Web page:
Restricting Summary Judgment

Are courts beginning to restrict the use of summary judgment?

Justice Brown took the opportunity to comment on summary judgment in a decision encompassing two cases, George Weston Limited v. Domtar Inc and 1318214 Ontario Limited v. Sobeys Capital Inc., 2012 ONSC 5001 (S.C.J.).  These were two cases from the Commerical List in Toronto where counsel sought to schedule summary judgment motions.  In George Weston, the plaintiff sought to schedule a summary judgment motion prior to examinations for discovery.  In 1318214 Ontario, discoveries were mostly complete and when the plaintiff sought to set the matter down for trial, the defendant advised it intended to bring a motion for partial summary judgment to limit the issues for trial.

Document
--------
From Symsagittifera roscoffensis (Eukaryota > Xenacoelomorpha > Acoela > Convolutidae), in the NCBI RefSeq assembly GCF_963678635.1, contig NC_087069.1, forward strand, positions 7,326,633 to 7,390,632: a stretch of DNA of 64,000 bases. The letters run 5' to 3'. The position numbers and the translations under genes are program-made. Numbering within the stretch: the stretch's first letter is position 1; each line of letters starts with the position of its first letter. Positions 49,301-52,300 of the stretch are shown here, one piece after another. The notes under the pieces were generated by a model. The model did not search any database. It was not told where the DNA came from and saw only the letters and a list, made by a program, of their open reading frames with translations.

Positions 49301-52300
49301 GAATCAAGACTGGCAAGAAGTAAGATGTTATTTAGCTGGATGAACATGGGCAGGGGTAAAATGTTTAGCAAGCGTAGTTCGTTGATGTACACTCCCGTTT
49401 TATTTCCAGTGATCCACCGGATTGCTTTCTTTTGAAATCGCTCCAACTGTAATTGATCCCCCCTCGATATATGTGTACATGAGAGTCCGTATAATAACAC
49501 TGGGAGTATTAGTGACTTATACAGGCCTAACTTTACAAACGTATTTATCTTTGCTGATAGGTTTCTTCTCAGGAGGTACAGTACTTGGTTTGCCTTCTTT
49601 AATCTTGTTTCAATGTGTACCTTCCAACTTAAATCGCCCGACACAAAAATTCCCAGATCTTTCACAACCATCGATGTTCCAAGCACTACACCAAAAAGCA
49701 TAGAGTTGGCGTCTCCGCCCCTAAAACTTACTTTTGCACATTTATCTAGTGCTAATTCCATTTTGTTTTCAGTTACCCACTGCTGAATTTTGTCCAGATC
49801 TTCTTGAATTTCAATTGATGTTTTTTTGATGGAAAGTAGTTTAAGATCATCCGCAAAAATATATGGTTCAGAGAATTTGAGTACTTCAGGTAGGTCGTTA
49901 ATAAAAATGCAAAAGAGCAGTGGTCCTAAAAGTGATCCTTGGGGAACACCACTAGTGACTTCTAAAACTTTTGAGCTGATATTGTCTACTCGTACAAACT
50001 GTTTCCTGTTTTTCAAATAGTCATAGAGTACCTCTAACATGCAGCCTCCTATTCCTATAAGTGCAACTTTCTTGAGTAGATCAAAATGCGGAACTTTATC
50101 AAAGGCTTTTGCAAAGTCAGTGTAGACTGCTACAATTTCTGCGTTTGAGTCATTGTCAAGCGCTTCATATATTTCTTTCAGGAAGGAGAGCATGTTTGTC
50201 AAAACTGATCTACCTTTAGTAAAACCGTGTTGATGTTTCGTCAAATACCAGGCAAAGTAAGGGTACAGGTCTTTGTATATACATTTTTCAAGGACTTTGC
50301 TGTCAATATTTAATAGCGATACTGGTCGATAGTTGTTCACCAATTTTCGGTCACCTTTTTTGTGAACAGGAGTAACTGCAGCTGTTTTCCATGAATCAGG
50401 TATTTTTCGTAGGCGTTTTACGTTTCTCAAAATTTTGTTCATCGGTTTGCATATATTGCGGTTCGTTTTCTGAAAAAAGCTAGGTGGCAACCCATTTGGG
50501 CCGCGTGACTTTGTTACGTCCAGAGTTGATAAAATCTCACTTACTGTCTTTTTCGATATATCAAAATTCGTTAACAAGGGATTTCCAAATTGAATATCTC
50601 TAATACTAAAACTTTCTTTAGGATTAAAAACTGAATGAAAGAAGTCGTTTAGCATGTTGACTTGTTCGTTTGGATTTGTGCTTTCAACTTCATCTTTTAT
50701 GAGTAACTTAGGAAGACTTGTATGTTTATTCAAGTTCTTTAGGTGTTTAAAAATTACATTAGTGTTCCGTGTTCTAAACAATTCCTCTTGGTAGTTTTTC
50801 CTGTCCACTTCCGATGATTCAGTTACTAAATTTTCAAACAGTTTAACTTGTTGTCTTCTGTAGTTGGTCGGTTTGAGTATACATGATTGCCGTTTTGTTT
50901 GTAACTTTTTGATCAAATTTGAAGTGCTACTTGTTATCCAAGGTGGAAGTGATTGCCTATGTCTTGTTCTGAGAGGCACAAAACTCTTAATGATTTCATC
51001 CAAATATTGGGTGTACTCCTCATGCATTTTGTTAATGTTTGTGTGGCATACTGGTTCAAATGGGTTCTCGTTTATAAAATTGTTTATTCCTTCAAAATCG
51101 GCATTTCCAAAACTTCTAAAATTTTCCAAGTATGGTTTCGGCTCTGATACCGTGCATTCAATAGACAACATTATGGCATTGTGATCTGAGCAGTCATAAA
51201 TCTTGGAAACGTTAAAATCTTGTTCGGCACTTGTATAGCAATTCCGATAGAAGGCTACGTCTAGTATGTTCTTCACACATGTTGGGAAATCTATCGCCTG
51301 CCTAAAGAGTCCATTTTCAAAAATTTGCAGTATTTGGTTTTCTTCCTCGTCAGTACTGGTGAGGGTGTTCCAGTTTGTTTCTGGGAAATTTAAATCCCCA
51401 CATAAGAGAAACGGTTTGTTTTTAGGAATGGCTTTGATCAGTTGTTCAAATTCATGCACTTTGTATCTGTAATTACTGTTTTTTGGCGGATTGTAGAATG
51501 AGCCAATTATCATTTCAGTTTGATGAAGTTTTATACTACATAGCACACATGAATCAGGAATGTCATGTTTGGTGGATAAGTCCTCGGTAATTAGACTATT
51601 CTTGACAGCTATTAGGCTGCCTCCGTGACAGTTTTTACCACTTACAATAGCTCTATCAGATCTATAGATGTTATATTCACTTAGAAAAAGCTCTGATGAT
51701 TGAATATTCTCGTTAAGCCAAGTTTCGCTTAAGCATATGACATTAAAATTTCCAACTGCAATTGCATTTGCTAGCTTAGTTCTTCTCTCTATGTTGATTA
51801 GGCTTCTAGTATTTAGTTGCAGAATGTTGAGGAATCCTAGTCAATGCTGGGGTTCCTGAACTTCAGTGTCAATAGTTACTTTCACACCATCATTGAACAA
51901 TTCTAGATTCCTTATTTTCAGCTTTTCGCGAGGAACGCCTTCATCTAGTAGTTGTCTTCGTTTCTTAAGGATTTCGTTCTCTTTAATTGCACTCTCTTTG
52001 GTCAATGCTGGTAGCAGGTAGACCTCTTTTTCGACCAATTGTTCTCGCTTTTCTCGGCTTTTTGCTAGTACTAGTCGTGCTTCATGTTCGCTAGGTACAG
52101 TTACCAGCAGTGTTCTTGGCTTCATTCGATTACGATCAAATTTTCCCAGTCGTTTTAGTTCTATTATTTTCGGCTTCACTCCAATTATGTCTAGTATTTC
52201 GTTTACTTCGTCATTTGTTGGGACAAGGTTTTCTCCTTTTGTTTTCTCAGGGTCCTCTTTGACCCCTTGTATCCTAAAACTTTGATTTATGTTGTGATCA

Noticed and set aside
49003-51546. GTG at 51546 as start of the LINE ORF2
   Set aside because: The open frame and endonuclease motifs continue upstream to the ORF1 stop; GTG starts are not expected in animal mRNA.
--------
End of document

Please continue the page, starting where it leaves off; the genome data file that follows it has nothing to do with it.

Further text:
Justice Brown laments the motion culture in Toronto and what he sees as a reluctance of counsel, especially counsel who have practiced for less than 15 years, to bring cases to trial.  He suggests that instead of bringing summary judgment motions, counsel should take more cases to trial and that courts should facilitate the process by approving innovative ways of proceeding to trial; for example, evidence could be a hybrid of written and viva voce evidence.

It will be interesting to see if other judges share Justice Brown's concerns and if courts will start restricting the use of summary judgment motions.  Defence counsel and insurers will need to carefully assess each case to determine whether the appropriate way is to proceed by way of summary judgment or whether it might be more beneficial to simply proceed to trial. 

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